Definition | Features of Futures | Types of Futures | Main Functions of Futures Market | Pricing | Advantages of Futures Market | Trading Strategy

Please note that if you hold reportable positions (in accordance with the definition from the Securities and Futures (Contract Limits and Reportable Positions) Rules (Chapter 571Y of the Laws of Hong Kong) or other applicable rules or regulations), you shall be liable to notify SEHK or other related regulatory institutions. You are also reminded to observe the relevant option and futures contracts position limit. You shall not hold excess of the prescribed position limit, unless with the approval from relevant regulatory institutions.

For further details, please refer to the HKEx website at:


Last update: 2020/3/27


Futures contracts are standardized by the Exchange, in which the buyer and seller agreed and has obligation to settle the contract with the prescribed quantity in a specified time in the future according to the contract terms. The settlement of futures contracts can be in goods or cash and the most actively traded futures in Hong Kong - HSI Futures contracts are settled in cash.  

Features of Futures 
  1. Standardized Contracts
  2. Central Clearing
  3. Rapid Price Changes - Reflects Market Expectations
  4. Leverage (Margin Trading)
Types of Futures Contracts

    1. Commodity Futures
      Agricultural Futures: soybeans, cotton, grain, cocoa, pork belly, cattle 
      Energy Futures: oil and gas oil etc.
      Metal Futures: mainly precious metals, gold, silver, copper, etc.
    2. Financial Futures
      Currency futures, interest rate Futures, stock futures and stock index futures

    Currently, the most common futures product in Hong Kong is financial futures. Those available for trading in the HKEx (0388) include: Hang Seng Index Futures, MSCI China Free Index Futures, the Dow Jones Industrial Average index futures and stock futures, three-year Exchange Fund bond futures and HIBOR futures. Among them, the Hang Seng Index futures contracts are the most actively traded.
Main Functions of the Futures Market
  1. Hedge Portfolio Risk
  2. Arbitrage in Different Markets
  3. Speculative Trading
  4. Price Discovery
  5. Adjust Investment Portfolio and Capital Structure
Pricing of Futures

Futures and their underlying assets (stock) has a binding relationship. Take index futures as an example, its theoretical value (fair value) is affected by the short-term market interest rate and expected dividend.
Index futures theoretical value = Index * [1 + short-term interest rate - expected interest rate] * days to contract maturity / 365
Under normal circumstances, short-term market interest rate will exceed index dividend yield, which will result in the phenomenon of theoretical value higher than the market price. However, when the constituent stocks in the index are in the payout period, the theoretical value will be lower than the market price as index futures are not entitled to dividends.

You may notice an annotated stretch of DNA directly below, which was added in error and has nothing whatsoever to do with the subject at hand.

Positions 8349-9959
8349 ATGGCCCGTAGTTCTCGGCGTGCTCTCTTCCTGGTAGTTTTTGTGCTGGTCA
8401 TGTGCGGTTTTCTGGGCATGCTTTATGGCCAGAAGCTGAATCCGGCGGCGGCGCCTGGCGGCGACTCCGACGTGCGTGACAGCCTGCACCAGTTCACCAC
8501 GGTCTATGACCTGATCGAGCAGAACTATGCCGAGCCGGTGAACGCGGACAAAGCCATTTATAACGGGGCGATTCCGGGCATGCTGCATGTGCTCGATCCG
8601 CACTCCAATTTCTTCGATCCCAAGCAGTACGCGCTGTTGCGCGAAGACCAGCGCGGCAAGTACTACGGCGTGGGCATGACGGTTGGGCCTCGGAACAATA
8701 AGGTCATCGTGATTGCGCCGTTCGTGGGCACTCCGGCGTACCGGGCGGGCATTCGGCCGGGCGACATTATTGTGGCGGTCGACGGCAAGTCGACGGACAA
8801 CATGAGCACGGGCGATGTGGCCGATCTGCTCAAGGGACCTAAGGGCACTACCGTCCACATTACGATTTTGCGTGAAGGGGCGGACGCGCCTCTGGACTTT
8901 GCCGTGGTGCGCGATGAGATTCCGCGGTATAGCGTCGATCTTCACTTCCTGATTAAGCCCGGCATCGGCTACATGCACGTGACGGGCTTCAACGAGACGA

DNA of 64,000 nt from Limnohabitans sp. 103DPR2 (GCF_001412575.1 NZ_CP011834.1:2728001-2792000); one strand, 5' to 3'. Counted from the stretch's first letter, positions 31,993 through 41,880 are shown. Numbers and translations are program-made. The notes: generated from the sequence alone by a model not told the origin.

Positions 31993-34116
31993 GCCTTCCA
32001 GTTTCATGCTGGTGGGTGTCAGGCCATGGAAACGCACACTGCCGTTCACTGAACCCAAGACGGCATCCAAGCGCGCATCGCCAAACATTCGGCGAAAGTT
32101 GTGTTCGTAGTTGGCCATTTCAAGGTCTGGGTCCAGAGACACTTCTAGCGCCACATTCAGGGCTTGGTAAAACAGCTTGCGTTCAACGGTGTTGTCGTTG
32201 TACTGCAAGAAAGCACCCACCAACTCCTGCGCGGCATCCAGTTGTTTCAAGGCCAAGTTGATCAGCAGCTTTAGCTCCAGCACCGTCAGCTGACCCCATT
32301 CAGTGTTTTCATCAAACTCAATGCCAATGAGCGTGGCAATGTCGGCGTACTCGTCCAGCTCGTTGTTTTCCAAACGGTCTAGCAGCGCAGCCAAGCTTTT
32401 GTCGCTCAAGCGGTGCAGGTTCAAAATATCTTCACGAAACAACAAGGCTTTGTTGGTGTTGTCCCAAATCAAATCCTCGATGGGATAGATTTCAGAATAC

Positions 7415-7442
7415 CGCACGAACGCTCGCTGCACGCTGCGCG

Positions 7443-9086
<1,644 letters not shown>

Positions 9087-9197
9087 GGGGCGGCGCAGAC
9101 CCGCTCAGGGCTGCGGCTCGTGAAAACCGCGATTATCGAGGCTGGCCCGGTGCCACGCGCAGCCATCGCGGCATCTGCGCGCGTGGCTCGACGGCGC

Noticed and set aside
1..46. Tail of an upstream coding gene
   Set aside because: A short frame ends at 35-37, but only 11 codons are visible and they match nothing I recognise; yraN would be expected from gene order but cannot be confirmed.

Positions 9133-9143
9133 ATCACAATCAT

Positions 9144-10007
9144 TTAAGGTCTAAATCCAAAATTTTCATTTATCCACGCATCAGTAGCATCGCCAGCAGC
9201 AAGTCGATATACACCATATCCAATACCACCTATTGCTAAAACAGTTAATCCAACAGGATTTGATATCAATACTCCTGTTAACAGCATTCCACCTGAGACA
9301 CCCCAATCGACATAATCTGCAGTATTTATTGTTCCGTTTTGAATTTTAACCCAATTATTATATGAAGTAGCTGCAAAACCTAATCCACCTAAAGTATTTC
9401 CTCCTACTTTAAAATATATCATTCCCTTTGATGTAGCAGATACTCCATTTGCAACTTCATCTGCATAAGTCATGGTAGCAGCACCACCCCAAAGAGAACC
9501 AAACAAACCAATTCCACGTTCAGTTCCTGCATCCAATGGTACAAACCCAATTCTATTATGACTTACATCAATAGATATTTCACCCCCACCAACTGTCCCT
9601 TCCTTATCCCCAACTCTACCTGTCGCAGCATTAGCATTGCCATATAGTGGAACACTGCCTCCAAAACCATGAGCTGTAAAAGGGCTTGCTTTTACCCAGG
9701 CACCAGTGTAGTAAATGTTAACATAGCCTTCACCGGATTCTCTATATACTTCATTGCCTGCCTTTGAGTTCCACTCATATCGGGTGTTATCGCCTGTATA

Features of Trading Index Futures     
  1. Liquidity
  2. Transaction Costs
  3. Synchronize with the Market Return
  4. Leverage
  5. Risk Management
  6. Short Selling Restrictions
Trading Strategy
  1. Forecast Market Trends
    This is the simpliest form of trading strategy. Take index futures as an example, investors can buy / sell futures contracts according to market outlook and the gain / loss can be reflected on the rise / fall in index. The trading of index futures are in the form of deposits, therefore if the index trend are in line with expectations, its high leverage can have a multiplying effect on earnings (also applies to losses).
  2. Track Indexes and Earn Return
    If investors are optimistic on a certain market, they can purchase representative index futures directly from the designated market and enjoy the returns resulting from the increase in index. For Hang Seng Index, it accounts for over 70% of market capitalization among listed companies in Hong Kong.
  3. Asset Allocation
    Fund or institutional investors can use a long position in index futures to substitute capital to invest in markets temporarily and to offset the position by buying the underlying stock of the index. This can increase the investment flexibility and asset allocation speed.
  4. Adjusting Investment Portfolio and Cash Flow
    Due to time lags or other reasons in capital reallocation,  investors often cannot invest in certain markets immediately. Investors can first buy related index futures to lock the bid price and hedge against market price increase which leads to the rise in investment costs.
  5. Hedging Risk 
    If you have a bearish outlook in the market but cannot immediately sell your portfolio for cash due to liquidity problems, you can first sell index futures contracts to hedge against the impact of market value reduction of your investment portfolio.
  6. Arbitrage Trading Opportunities
    The pricing of futures are determinant of various factors and has correlation with the spot market price. If the spot price of individual markets deviates from the theoretical value, investors can adopt the "buy low, sell high" strategy and benefit from the price difference. Besides trading across different markets, arbitrage is also possible within the same market by trading contracts with different maturities.